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How to put a stop to distracted driving

Even though many states, including California, have adopted laws that forbid people from texting and/or using their cellphones while driving, they don't appear to be doing much to help the problem of distracted driving, an epidemic that kills more than nine people per day on average in the United States.

In fact, research from the University of Alabama determined that bans on texting have only been associated with a 3 percent drop in traffic fatalities. Recently, a public health expert said that the reason the laws aren't working could be that people are essentially addicted to their cellphones.

The health expert discussed research on impulse control disorder and concluded that the best way to combat distracted driving may be through laws that require cellphones to be out of sight while the vehicle is in motion.

He compared allowing drivers to have their cellphones on their laps while driving to allowing drug addicts to have drugs in plain sight but then expect them not to use the drugs.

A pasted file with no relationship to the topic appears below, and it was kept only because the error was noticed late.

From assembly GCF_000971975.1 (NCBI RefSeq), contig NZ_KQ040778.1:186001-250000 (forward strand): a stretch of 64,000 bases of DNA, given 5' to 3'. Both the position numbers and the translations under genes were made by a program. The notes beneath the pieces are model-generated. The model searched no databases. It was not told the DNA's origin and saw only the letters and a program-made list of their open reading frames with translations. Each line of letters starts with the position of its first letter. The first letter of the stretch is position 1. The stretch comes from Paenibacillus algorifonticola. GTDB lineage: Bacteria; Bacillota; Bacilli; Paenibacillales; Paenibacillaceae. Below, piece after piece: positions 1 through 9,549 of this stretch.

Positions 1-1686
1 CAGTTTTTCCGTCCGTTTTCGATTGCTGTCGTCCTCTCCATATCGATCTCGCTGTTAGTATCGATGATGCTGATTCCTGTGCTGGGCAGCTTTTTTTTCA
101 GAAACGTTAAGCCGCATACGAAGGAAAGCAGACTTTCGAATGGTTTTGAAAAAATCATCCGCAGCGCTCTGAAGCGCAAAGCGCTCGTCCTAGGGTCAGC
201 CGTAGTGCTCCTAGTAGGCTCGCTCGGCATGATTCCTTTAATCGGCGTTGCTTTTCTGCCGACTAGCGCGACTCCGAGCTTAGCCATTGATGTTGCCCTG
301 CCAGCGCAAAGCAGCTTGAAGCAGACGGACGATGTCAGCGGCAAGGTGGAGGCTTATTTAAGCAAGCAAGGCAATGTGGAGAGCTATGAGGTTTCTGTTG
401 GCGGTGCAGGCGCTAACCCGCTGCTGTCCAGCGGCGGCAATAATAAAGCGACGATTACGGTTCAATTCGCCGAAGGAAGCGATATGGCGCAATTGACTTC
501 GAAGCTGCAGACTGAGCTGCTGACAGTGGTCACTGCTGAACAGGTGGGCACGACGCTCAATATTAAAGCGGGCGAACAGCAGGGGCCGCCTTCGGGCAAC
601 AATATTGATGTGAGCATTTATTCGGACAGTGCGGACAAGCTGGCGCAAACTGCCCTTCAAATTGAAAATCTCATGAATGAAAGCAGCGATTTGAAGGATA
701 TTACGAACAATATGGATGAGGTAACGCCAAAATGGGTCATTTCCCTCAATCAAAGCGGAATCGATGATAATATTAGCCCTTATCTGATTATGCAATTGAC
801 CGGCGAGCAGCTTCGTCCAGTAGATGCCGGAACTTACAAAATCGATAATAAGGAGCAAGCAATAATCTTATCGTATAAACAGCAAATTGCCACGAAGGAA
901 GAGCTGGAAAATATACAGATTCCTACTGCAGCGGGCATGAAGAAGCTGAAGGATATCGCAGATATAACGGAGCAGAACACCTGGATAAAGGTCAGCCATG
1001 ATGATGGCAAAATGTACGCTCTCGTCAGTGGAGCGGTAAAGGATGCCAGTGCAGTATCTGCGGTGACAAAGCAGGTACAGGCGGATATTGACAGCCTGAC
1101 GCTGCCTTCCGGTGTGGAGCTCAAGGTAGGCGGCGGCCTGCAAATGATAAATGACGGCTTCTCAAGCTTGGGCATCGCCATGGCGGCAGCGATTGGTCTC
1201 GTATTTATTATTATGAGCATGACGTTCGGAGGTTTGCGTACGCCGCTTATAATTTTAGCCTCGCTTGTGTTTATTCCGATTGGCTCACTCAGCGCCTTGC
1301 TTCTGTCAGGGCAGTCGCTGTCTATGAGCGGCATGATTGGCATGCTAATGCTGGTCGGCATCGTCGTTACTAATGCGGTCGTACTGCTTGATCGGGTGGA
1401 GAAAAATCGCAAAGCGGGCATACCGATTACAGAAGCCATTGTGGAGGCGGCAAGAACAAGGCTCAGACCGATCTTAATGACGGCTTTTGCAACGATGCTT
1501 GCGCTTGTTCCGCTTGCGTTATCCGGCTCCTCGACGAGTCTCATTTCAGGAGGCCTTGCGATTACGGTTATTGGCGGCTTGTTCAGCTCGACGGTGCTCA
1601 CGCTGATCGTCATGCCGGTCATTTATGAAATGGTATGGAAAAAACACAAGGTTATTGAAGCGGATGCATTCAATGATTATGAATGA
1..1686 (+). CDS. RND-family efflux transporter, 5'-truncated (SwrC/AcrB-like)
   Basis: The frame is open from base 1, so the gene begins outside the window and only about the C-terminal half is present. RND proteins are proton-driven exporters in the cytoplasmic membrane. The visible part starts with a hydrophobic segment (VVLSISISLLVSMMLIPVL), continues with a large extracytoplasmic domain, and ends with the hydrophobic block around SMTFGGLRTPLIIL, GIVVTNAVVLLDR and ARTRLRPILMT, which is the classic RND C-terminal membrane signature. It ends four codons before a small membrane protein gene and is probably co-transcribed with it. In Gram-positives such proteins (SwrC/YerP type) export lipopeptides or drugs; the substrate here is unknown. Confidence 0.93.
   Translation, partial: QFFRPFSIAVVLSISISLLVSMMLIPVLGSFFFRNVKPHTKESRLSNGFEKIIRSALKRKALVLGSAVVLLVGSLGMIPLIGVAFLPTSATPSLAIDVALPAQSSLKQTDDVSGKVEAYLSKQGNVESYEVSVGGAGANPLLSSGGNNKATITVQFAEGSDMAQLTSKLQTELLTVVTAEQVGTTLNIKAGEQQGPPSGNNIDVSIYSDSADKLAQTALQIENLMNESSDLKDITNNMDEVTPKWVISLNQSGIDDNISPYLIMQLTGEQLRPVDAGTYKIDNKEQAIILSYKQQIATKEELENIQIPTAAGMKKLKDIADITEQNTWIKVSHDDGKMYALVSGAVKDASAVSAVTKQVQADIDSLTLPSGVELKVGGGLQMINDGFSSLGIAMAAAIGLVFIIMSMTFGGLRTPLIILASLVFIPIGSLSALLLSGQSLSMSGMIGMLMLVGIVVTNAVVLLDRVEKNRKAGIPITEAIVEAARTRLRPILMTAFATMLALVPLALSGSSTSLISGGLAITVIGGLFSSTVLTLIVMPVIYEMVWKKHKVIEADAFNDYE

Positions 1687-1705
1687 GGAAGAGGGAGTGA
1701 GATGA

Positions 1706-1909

The health expert said it will likely take tens of thousands more deaths caused by distracted driving before lawmakers consider the "out of sight" requirement for cellphones in vehicles, but he suggested that drivers in the meantime can help themselves resist the urge by putting their cellphones away while driving.

This is great advice for people who know that distracted driving is dangerous -- and illegal -- but still find it difficult to resist thumbing through Facebook or sending off a text while behind the wheel.

Unfortunately, many people don't realize just how dangerous distracted driving is until they cause a serious accident. Following an accident caused by distracted driving, the driver can often be held liable in civil as well as criminal lawsuits for their actions.

Source: The Huffington Post, "We Need to Consider Stronger Laws on Cellphone Use While Driving," Brad Stulberg, Oct. 27, 2014

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